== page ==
William Addison Phillips

William Addison Phillips

Phillips identified Miller’s captors as part of Donaldson’s posse. They probably also hailed from Jefferson Buford’s expedition. He doesn’t give many details of the event, but it sounds like Miller suffered a trial much like Pardee Butler’s. One could read his friends arranging an acquittal two ways: either the mob wanted Miller dead and a few friends pulled a fast one to save him, or they wanted him to think that happened and really meant to give him a powerful scare. Mortal terror could do much, then and now, to silence political opponents.

The latter course may sound marginally more reasonable; terrorized people still live to see tomorrow. But its use does require the mob to share one mind on the subject. It only takes a few to translate threats into reality. To make such threats credible, they can’t lay far from what the mob might do anyway. Threading that needle, if they wanted to at all, required as much luck as conviction.

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“I’ll burn gun powder in your face.” More Trouble at Leavenworth, Part One

 

George W. Brown

George W. Brown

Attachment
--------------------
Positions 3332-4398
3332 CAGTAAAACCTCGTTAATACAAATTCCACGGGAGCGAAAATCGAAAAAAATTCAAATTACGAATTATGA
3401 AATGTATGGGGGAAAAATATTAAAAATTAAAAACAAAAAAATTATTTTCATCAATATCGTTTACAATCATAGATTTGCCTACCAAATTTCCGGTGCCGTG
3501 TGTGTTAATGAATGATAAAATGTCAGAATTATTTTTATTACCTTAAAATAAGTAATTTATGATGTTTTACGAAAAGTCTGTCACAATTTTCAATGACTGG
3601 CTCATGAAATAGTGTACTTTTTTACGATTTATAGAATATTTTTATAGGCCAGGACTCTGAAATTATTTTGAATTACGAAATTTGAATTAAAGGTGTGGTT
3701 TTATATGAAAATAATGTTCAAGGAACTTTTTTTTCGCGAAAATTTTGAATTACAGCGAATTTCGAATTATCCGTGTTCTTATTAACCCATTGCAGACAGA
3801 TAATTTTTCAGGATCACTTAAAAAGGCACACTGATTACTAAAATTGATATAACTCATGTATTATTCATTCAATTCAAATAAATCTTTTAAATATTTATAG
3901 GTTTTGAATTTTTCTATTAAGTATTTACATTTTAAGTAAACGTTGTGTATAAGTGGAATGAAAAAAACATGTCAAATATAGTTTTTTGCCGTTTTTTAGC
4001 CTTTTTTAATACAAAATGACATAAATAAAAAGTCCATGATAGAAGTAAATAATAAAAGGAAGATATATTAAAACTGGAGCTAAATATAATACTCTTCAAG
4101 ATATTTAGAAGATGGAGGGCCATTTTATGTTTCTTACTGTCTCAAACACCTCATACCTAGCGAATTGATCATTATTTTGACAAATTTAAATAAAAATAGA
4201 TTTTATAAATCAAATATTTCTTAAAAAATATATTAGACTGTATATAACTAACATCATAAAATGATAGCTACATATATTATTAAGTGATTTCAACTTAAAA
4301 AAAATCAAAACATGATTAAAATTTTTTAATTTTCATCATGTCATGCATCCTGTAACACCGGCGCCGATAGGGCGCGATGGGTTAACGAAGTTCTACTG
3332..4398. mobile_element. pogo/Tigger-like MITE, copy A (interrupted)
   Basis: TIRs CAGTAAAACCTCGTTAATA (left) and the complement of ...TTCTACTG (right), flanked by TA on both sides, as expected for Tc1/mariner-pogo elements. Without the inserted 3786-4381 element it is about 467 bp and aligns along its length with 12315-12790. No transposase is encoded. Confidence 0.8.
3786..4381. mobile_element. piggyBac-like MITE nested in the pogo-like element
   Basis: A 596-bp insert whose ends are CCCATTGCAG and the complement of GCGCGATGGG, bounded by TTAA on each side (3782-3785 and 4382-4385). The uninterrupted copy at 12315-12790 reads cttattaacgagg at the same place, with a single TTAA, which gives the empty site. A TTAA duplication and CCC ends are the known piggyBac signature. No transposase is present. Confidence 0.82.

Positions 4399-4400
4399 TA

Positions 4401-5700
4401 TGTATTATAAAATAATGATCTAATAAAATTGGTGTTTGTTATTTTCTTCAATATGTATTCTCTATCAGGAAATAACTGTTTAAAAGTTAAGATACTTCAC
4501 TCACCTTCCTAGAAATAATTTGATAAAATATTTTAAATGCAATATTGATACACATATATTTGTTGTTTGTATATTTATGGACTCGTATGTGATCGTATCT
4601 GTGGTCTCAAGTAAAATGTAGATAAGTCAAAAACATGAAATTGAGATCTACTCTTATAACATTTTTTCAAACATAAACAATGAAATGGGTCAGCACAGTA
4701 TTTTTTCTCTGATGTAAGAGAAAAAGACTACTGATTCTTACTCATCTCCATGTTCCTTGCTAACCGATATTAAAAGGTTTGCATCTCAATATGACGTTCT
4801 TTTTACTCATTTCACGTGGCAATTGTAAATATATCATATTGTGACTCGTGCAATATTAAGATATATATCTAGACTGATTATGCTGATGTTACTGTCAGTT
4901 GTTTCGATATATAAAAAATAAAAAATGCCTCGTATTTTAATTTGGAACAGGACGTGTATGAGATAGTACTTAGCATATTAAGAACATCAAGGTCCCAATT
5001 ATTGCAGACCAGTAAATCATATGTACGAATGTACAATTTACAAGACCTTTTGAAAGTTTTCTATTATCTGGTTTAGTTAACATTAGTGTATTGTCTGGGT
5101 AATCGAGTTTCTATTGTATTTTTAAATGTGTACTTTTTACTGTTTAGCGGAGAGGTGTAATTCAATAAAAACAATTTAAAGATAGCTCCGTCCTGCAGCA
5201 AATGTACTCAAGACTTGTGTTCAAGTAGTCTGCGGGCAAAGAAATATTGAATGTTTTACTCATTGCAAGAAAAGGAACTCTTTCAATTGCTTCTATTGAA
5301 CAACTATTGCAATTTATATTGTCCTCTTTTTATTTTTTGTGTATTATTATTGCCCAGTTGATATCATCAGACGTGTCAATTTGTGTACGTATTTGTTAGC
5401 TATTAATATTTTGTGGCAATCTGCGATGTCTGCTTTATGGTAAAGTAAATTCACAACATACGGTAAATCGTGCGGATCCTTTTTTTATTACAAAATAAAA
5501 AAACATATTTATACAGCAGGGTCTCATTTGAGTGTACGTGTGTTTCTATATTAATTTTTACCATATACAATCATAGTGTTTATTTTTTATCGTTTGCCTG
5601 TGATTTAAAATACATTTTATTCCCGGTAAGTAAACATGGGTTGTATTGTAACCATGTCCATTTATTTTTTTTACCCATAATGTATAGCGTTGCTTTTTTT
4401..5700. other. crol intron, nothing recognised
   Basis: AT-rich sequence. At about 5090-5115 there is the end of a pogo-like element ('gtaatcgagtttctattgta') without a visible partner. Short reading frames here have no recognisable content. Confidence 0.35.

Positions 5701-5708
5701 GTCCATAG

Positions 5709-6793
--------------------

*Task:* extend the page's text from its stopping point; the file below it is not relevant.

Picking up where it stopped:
The Herald of Freedom trumpeted proslavery violence in expectation of new horrors in the near future. With Lecompte’s grand jury ordering the apprehension of the free state leadership and a new invasion from Missouri in the offing, they had plenty of reason to fear. Thus the May 10, 1856 issue reported a series of attacks, from a highway robbery attempt that might have happened, to the easily confirmed shooting of J.N. Mace. For the most part, this all happened in the recent past. Another item took the paper further back, to December before coming up to the present.

At Leavenworth, a place

infested with a gang of outlaws, who, if they had their deserts, would swing on every suple sapling in the woods. Their chief business is to harrass and persecute Free State settlers. They butchered Brown-tarred and feathered Phillips-incarcerated McCrea, in a close and unhealthy prison, for doing that which he would have been a coward not to have done. They have destroyed a printing press, driven families from claims, and insulted and abused women.